Author: Justin Crabtree
I’ve been conscious of politics and political issues most of my adult life. Aside from a small amount of volunteering for Barack Obama in 2008 while in college, I had never been active in politics until this last year. Washington being a caucus state and me being rather passionate about the choices presented in the Democratic presidential primary, I was forced to do more than just check a box or mark a line on a ballot. In order for my voice to be heard, I had to attend my precinct caucus. At that caucus we had to decide who would represent the group at the legislative district caucus. Unlike most of the precincts meeting that day, my precinct only had a few attendees and since I was one of the few willing and able to go to the next caucus, I was elected as a delegate.
Being packed into a high school gym on an uncharacteristically hot April afternoon with several hundred fellow delegates from my legislative district, listening to speeches from those that wanted to move even further on to the next caucus level, I found myself surprised by how many I could relate very directly to and how many seemed to share my views and goals for our society. For the first time I felt like maybe I wasn’t as alone as I thought as I was in thinking that we could do better for everyone in society, not just constantly be looking out only for ourselves. I realized that there were so many people at my local level feeling the same frustrations with a system designed to benefit the wealthy and powerful and punish the disadvantaged, and that they wanted to change things. I realized that if all of us worked together, we might actually have a real chance to change things.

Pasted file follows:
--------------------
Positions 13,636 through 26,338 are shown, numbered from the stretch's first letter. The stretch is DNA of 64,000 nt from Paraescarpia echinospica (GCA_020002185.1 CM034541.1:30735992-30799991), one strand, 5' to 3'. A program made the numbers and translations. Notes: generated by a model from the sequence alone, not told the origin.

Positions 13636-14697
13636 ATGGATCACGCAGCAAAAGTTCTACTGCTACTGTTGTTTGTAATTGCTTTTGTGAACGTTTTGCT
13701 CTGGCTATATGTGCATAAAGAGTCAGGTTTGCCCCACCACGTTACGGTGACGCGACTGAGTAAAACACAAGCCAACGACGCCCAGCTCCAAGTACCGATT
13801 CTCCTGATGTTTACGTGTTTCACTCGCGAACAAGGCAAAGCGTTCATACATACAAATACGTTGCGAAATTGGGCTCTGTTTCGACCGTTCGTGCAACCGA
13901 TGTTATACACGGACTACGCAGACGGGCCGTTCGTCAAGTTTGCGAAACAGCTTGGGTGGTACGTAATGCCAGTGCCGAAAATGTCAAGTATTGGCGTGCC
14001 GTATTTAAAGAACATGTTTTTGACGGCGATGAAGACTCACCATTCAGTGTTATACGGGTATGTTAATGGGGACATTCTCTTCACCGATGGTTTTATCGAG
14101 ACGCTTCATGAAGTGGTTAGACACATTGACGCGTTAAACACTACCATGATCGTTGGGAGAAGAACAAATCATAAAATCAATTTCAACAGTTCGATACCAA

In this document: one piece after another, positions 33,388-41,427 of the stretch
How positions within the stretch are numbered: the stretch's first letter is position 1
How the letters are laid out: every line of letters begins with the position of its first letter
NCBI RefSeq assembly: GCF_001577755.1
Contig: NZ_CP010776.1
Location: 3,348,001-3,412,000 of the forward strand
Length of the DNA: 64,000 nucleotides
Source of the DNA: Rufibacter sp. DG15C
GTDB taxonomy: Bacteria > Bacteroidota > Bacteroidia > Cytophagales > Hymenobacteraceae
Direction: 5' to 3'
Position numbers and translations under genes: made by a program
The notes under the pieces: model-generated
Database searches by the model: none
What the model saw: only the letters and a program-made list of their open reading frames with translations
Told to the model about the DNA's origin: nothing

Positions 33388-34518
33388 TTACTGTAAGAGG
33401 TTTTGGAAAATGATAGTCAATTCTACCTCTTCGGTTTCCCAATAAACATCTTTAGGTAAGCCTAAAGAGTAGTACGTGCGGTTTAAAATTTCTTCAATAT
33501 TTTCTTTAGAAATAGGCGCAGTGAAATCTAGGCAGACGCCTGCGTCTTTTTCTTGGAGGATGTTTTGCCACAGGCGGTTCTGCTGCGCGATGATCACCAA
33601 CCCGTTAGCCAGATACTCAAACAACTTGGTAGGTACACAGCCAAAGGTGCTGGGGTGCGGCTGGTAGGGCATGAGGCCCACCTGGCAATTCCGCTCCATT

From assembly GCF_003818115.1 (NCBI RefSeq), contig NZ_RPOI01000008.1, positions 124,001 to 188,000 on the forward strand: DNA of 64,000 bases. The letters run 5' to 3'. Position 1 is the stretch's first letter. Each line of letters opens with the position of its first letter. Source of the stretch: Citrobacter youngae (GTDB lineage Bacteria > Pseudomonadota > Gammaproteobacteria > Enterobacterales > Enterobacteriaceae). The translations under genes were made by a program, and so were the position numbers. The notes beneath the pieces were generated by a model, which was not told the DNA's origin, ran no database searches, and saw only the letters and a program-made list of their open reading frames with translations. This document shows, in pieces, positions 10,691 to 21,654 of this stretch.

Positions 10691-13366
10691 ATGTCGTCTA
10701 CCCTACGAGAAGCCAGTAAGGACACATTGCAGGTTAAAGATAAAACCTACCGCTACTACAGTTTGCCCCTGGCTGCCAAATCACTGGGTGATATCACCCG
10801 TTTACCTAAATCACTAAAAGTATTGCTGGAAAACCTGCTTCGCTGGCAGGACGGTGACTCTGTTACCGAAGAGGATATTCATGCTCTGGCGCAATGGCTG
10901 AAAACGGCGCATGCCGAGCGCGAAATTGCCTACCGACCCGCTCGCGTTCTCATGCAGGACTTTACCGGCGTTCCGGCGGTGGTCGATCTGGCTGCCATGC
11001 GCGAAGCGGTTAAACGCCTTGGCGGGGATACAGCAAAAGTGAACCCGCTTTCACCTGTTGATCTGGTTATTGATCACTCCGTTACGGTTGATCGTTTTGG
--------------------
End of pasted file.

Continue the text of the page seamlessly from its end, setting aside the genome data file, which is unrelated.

That realization is what spurred me to get involved with my local Democratic party organization as a PCO. I didn’t really know what to expect and it’s been a constant learning process, sometimes good, sometimes not so great. Whenever things feel difficult or even impossible, I think back to that April afternoon and remind myself of that feeling of hope. I remind myself that the change I seek is possible as long as I keep fighting and keep working together with the many people fighting for the same change.